Business Planning

To Plan or Not to Plan:

business meetingMany leaders in the entrepreneurial world say that business plans are old school and a thing of the past. The need to put together a formal glossy-covered spiral-bound document is passé.   There is some truth to this theory, but not because planning isn’t important to the success of small business. The truth is that many entrepreneurs focus on the final document when in reality the power is not in the plan itself, but in the planning process.

Rather than being confined by the traditional outline of a business plan, the planning process is more like a portrait of your business model that communicates how you make money. There are nine building blocks that make up the business model canvas. The process starts with defining your target market and how you deliver value to these customer segments. The focus is on how you generate revenue. Then the canvas addresses what you need to have or do in order to meet the needs of your customers. From key resources to critical activities, this impacts your cost structure, and your bottom line.

Starting a business?

Being able to communicate your business concept is the primary reason planning is critical. And it starts with being a reality check for the entrepreneur. Before you quit your day job and dig deep in your pockets (or someone else’s), the first step is to test the feasibility of the business idea. You should be able to put the following writing:

Description of the business concept – What are you selling? What are the trends in the industry? How will you generate revenue?

Target market and customer profile – Who will buy it? How many potential customers are in your target market?

Competition – Who else does it? And what’s your competitive advantage?

Marketing – How will you sell it? What’s you pricing strategy? How will you deliver your product (or service) to your customers? How will you promote your business?

Management & Operations – Who are members of the key management team? What processes are necessary to produce and deliver your product or service? What equipment, staff and other resources do you need to start and run your business?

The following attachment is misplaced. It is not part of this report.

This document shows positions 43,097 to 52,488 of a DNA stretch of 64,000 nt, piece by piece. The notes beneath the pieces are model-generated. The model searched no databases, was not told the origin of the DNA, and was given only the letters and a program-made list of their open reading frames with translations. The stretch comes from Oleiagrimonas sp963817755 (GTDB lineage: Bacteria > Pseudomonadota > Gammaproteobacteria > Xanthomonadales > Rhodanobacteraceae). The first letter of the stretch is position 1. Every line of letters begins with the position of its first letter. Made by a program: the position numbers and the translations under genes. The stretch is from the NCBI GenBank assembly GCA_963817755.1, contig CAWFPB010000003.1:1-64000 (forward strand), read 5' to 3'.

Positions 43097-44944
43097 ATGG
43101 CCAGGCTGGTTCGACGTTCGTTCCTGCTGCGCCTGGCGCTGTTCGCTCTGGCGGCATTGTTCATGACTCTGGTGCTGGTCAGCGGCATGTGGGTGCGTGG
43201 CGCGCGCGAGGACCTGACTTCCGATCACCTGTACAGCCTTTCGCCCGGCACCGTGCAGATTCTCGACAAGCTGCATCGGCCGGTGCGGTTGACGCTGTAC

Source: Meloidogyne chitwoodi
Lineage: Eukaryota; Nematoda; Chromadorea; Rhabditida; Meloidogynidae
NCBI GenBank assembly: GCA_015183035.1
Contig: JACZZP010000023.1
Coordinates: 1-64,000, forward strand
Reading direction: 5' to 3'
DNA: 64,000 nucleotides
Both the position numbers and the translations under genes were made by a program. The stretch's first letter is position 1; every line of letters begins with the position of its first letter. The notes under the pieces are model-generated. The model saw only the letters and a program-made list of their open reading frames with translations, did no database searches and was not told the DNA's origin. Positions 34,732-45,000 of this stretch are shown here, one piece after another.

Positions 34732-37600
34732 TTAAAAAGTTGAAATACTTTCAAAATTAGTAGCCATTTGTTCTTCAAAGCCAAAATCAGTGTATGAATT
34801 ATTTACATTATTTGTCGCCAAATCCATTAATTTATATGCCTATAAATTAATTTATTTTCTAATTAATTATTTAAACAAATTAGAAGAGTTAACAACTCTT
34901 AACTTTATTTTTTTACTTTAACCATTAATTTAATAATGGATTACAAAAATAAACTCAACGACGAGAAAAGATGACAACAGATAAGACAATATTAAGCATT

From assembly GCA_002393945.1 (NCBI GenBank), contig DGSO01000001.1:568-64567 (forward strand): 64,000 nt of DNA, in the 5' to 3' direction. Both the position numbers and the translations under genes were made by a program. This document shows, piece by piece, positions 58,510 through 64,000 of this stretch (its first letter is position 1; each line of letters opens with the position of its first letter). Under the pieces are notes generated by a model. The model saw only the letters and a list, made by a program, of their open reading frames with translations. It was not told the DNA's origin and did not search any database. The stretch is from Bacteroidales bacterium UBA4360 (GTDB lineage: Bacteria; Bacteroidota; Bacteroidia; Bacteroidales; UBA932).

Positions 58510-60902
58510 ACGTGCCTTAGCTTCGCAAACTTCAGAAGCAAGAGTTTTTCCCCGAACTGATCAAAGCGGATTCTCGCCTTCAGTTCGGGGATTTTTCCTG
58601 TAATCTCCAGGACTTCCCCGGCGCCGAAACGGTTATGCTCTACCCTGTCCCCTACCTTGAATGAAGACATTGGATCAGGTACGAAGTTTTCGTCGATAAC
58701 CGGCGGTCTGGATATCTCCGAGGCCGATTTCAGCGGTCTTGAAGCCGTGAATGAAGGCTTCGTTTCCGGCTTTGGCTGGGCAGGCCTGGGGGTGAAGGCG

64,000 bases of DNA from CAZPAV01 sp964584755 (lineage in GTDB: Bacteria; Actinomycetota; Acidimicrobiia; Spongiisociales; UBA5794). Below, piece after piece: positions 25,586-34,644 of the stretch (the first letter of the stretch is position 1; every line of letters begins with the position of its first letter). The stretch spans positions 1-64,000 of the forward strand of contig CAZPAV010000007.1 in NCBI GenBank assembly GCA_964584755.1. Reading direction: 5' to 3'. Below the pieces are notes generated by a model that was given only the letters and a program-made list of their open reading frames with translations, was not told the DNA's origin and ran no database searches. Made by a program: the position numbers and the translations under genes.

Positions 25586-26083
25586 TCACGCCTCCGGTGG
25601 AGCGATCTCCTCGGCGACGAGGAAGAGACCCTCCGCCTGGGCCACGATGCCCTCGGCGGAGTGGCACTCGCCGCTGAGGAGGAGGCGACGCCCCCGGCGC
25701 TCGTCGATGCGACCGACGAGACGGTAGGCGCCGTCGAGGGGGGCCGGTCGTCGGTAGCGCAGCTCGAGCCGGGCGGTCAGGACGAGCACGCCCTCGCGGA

Financial Projections – How much will you generate in sales dollars on a monthly basis? What are your projected cost of goods and operating expenses? How much cash do you need to get started – including one-time costs and working capital? How much money do you have to invest in the business – and how much more do you need?

Once you have proven the concept, the plan becomes a communication tool to present to potential lenders, investors, or partners. It’s a forward looking document that demonstrates your understanding of the business and how you will successfully manage it over the next three years. And after you open the doors, the plan can evolve into an operating guide and a tool to measure your success at reaching goals you set for your business.

There are many tools available to help organize the information into a written plan. From outlines and samples to books and software, choose the tool that works best for you.

Live Plan is a great online business planning resource.   It starts with developing a “pitch” that highlights the most important parts of your business on a single page. Next, Live Plan’s step-by-step process makes it easy to get your plan completed quickly with professional results. You can find more than 500 sample plans to review. Check out Live Plan to see if it’s the right tool for you to get your plan on paper. www.liveplan.com

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